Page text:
As Bonnie declines to reflect case, she peels back a layer of herself (grey t-shirt) revealing more about her grammatical superpowers (spandex).
Bonnie has three different superhero outfits, each corresponding to the three cases in Arabic: nominative, accusative, and genitive.
Surprisingly, not all the superhero outfits result in flawless superpowers.
Fabrics take to everyone differently. And sometimes spandex rides up in the wrong places.
NOMINATIVE CASE (المرفوع)
When a noun declines to be nominative, it receives a damma (figure 4). The superhero outfit enacts the damma as a little fist bump. A fist bump is an obvious accompaniment to the nominative case when we consider the situations where fist bumping is most prominent.
Heads up: nominative nouns are obsessed with everything nominative-related. Name-related.
Also motivational memes. But that's not as relevant.
If you're nom-inated for an award you might do a secret fist bump.
If your name is printed on a statue you might take a fist-bump selfie in front of the statue.
If you're nominally the leader of a group you might do a fist bump after delegating the responsibility of posting pamphlets. A pretty common procedure.
All the nom related things are an opportunity to carry out the energetic and enthusiastic damma-looking gesture of a fist bump. This enthusiasm extends to their sentence-participating behaviour.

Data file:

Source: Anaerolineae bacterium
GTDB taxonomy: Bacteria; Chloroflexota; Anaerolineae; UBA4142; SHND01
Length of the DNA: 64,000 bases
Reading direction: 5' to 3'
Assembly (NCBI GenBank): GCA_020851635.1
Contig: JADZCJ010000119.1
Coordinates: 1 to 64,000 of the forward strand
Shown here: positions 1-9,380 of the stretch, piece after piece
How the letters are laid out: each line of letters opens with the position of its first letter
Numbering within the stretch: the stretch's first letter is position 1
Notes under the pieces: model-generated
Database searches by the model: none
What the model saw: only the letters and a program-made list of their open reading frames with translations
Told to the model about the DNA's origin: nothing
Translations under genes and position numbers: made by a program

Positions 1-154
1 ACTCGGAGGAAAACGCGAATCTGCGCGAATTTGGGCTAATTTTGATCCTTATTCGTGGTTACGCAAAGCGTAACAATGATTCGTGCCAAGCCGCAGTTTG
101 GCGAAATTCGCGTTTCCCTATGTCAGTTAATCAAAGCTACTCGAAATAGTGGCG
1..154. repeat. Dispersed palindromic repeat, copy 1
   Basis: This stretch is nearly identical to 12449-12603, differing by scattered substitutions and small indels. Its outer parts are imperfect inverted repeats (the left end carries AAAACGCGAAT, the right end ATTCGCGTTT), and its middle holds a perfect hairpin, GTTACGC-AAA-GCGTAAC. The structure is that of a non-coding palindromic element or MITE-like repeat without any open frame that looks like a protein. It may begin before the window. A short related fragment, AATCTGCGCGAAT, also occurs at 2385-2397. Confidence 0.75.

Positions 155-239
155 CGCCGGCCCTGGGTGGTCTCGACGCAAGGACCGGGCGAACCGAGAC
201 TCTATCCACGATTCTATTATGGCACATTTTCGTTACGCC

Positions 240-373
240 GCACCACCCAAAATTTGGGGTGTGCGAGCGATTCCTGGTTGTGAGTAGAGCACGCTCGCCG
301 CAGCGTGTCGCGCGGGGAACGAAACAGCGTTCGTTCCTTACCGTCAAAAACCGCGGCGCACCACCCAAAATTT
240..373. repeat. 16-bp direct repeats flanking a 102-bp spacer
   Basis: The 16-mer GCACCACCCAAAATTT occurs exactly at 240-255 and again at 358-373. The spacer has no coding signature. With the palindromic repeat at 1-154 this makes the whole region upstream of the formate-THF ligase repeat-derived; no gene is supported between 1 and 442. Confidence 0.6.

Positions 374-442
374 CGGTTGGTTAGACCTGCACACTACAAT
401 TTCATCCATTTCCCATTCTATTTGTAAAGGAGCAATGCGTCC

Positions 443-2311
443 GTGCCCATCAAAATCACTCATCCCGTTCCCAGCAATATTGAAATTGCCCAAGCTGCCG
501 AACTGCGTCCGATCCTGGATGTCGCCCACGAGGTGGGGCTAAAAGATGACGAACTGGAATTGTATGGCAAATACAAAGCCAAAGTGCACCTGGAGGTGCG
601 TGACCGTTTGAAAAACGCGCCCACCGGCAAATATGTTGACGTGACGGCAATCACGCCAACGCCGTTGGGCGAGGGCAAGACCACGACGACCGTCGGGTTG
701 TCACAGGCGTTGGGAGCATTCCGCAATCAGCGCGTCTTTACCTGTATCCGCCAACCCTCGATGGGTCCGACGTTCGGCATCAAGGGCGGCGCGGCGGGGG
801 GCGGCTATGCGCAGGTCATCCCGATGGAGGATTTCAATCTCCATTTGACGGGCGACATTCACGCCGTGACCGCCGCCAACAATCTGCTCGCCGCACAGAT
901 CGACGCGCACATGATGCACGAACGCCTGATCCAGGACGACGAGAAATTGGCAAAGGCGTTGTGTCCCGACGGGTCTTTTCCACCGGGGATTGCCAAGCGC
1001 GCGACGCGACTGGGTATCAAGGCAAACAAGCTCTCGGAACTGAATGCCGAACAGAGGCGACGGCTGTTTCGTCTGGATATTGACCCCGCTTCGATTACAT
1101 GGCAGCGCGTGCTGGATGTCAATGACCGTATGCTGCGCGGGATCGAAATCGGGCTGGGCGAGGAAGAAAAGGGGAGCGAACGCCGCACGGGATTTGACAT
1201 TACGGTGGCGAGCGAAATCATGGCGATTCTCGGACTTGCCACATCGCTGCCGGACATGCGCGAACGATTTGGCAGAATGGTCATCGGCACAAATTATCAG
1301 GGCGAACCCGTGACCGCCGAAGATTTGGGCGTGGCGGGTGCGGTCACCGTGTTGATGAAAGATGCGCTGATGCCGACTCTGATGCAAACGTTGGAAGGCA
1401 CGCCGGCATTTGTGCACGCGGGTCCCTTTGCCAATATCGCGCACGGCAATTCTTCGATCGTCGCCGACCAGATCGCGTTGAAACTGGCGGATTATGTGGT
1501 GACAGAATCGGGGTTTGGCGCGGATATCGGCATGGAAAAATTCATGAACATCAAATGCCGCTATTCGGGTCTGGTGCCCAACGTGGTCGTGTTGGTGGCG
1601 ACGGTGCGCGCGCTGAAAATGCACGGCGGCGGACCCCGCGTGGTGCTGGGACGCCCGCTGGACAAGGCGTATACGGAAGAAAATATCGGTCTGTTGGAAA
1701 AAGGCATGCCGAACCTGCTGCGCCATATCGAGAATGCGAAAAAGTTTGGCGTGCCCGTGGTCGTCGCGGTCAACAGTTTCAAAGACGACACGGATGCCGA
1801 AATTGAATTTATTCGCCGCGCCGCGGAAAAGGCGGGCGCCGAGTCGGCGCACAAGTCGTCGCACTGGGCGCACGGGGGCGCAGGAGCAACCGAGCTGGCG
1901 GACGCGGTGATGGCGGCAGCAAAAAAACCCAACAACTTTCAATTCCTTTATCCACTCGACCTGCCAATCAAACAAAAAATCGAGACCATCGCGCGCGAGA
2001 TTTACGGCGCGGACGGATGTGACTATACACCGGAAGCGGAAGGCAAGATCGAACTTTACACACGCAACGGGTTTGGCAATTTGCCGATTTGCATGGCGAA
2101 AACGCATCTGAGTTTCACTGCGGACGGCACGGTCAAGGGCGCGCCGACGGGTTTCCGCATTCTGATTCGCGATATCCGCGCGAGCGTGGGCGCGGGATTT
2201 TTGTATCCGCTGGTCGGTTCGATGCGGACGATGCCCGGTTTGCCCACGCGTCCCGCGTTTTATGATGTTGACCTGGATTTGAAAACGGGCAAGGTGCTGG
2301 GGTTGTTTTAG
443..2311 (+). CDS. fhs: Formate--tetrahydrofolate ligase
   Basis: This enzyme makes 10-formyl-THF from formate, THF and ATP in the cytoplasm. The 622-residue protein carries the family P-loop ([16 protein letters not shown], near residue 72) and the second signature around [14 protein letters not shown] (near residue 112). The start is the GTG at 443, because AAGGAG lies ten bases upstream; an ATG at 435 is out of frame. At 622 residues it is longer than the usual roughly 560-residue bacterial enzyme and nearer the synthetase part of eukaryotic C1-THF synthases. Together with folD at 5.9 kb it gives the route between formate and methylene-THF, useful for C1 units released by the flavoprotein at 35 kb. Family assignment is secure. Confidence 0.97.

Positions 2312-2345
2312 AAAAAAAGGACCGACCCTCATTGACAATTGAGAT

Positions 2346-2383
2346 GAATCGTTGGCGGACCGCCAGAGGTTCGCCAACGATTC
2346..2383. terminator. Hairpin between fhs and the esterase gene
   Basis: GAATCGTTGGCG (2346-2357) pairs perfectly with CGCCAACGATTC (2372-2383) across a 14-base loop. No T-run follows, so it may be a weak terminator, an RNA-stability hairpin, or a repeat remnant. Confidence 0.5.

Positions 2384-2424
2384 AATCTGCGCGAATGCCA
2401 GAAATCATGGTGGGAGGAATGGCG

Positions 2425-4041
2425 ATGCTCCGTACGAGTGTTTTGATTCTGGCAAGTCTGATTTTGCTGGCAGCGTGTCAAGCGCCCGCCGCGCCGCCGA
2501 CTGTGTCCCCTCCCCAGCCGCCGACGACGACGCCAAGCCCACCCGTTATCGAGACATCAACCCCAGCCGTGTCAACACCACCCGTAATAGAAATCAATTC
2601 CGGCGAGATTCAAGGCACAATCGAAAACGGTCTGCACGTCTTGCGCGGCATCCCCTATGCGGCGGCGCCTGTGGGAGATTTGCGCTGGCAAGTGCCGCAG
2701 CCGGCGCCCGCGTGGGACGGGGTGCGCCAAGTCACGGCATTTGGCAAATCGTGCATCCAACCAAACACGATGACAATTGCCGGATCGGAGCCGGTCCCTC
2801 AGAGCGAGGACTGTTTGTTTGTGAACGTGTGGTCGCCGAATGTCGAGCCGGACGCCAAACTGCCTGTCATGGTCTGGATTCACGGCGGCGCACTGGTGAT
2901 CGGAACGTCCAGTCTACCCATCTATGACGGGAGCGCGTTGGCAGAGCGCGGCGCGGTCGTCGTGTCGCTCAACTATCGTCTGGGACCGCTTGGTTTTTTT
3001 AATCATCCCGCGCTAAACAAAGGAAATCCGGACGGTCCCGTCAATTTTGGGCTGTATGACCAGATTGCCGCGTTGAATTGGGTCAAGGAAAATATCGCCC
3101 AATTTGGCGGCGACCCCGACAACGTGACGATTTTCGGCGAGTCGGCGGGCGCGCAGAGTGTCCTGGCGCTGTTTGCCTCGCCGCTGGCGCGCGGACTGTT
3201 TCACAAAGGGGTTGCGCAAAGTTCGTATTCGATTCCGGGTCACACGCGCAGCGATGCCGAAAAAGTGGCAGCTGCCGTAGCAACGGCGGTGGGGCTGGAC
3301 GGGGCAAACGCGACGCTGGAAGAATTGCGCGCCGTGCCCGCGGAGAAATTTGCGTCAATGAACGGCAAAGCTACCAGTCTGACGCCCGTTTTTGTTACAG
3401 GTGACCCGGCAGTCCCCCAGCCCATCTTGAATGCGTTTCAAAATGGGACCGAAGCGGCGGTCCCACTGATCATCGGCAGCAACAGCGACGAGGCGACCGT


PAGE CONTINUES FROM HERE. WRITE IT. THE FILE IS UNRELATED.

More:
If there's a verb in a sentence, nominative nouns want everyone to know they were the ACTIVE noun in the sentence: the noun that is the doer of the verb. The subject of the verb is nominative.
WHEN: NOMINAL SENTENCES
If you're a nominative word, growing up in a nominative world, you're going to try pretty hard to get yourself in a nominal sentence. Double nom. Who wouldn't want that?
As luck would have it, there are two roles available for claiming the nominative case in a nominal sentence.
The subject and object (predicate) in nominal sentences are in the nominative case. Both? I know! Can you believe it‽
Short vowel: damma (or double damma).
Verbs: subject of verb.
Nominal sentence: subject and object.
ACCUSATIVE CASE (المنصوب)
When a noun declines to be accusative, it gets a fatHa on the end (figure 6). Nothing says accusative like a pointed fatHa-looking finger held high, ready to accuse the tallest of words.
Instead of actively taking responsibility for things, accusative nouns are very defensive and quick to point the finger.
The distress of creeping lycra? No one quite knows.
Unlike the nominative nouns that exude confidence, the accusative nouns simply don't have the assertiveness to stand up and introduce a verb into a sentence. When there's a verb, accusative nouns repeatedly fall into the habit of being the PASSIVE noun in the sentence. The object of the verb.